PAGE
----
If Williams is right, Augustine does not deserve his bad reputation. His arguments were sometimes hasty, unclear and conflicted but they were also inventive, exhilarating and disconcerting. He fought against the idea of religion as a lonely search for God – an idea that, Williams writes, “can lead to a self-important, individualistic religiosity that talks glibly about my spiritual journey as a thing in itself, a fascinating exercise in a specialist activity, a very elevated hobby”. For Augustine, religion was not a quest for private salvation but “the search for right living with each other” – not just those we find “agreeable” but strangers, critics, outsiders and enemies. Taken as a whole, according to Williams, Augustine’s writings demonstrate that Christianity is “something that can be thought with: not a hermetically sealed set of doctrines, but a coherent narrative of human growth”. To Augustine, of course, human growth meant “growth into divine communion”, but Williams hopes that “those who do not accept the theology will still acknowledge the sheer diagnostic skill of the phenomenology”.

On Augustine is not a book for beginners. It is based on academic papers written over the past 30 years, with Latin quotations left untranslated, and it assumes some knowledge of the Bible and of Kant, Hegel and Wittgenstein. Moreover, Williams does not shrink from the darkest thickets of traditional theology and he devotes several chapters to Augustine’s mind-boggling treatise On the Trinity. The idea that “God is three and God is one” has generated a lot of hot air over the centuries and is often dismissed as either a metaphysical fairy tale or a blatant contradiction.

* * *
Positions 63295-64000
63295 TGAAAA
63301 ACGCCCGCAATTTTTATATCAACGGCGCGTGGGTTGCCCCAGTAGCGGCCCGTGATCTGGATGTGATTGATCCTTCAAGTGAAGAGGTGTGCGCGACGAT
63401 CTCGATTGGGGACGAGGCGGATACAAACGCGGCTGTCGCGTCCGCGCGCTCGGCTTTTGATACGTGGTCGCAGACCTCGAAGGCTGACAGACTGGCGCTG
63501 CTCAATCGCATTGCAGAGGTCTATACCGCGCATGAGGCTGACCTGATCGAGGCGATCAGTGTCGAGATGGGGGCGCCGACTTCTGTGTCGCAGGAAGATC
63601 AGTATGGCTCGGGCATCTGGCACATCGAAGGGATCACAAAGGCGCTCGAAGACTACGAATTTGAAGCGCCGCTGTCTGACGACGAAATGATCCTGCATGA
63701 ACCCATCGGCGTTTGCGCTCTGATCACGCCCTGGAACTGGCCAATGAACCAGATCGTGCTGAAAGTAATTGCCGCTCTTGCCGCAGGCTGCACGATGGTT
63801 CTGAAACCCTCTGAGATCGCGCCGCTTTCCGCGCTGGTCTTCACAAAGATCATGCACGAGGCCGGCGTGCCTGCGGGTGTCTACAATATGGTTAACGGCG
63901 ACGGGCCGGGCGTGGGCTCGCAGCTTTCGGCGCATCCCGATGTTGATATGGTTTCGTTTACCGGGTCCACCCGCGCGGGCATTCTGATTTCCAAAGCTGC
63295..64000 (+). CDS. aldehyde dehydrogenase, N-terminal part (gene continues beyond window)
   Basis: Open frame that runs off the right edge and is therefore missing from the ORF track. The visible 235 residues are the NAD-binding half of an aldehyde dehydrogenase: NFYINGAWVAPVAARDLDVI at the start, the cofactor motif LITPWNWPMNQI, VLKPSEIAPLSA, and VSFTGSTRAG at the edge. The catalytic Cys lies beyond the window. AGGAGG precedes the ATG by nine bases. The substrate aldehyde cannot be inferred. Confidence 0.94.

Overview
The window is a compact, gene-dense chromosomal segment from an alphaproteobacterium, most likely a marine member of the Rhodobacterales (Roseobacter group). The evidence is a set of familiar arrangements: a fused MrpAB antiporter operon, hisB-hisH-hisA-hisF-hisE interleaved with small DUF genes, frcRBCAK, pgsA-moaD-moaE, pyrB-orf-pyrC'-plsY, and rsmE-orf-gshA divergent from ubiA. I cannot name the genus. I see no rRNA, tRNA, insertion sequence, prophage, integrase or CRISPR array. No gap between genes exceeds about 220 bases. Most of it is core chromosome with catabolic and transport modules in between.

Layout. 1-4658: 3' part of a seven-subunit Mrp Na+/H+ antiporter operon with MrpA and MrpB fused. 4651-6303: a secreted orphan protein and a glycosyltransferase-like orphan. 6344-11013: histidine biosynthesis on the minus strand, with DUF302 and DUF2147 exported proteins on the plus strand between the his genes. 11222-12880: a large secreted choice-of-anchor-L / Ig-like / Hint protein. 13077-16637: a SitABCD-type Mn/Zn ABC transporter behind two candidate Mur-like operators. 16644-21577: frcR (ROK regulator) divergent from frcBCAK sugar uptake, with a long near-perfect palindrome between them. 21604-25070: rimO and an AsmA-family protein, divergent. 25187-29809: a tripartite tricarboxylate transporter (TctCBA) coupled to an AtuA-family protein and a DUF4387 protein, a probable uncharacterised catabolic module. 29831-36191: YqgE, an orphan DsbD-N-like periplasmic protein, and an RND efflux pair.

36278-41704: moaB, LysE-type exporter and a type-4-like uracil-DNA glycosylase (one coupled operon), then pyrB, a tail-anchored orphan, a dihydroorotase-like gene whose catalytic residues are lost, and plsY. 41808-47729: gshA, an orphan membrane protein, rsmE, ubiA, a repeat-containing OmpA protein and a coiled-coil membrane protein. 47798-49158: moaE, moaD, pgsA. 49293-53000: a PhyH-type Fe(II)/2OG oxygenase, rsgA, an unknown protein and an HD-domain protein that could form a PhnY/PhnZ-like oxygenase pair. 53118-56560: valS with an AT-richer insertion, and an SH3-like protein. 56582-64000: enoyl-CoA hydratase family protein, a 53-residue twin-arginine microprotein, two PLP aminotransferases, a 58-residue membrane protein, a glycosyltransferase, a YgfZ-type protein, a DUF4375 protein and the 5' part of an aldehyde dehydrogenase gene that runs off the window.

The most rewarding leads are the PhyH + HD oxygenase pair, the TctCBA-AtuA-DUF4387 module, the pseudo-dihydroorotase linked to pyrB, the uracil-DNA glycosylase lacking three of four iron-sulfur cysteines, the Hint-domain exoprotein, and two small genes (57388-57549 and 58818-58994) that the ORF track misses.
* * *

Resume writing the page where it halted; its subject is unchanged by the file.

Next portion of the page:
With the help of Augustine, however, Williams is able to present it as a clear-eyed meditation on the complexities of love: a warning against the exaggerated devotion that leads to “the possessive immobilising of what is loved” and an elucidation of the paradox of “loving before we know, yet needing to know before we love”. As for The City of God, Williams finds that, far from diminishing the “public realm”, as Arendt supposed, it energises it: “A society incapable of giving God his due fails to give its citizens their due,” he writes, and Augustine’s recognition of the “awkwardness and provisionality” of every possible form of social organisation can open the way to an “authentically political” community. We can then return to the comparatively homely world of the Confessions and the idea of self-knowledge as requiring a “sense that the root of the matter ... is always elsewhere”. The end of certainty is the beginning of wisdom, according to Williams’s Augustine: the prospect of a final resolution will always recede as we advance towards it and, we are told, “Self-interrogation without hope of closure is how I know God.”

Williams’s lessons in vulnerability and imperfection are eloquent, illuminating and no doubt salutary. Some Christians will find that they harmonise with their beliefs; others will repudiate them as a threat to their righteous self-assurance. Non-believers, however, can endorse them wholeheartedly, not as evidence of the truth of Christian doctrine but as proof of the power of literary invention.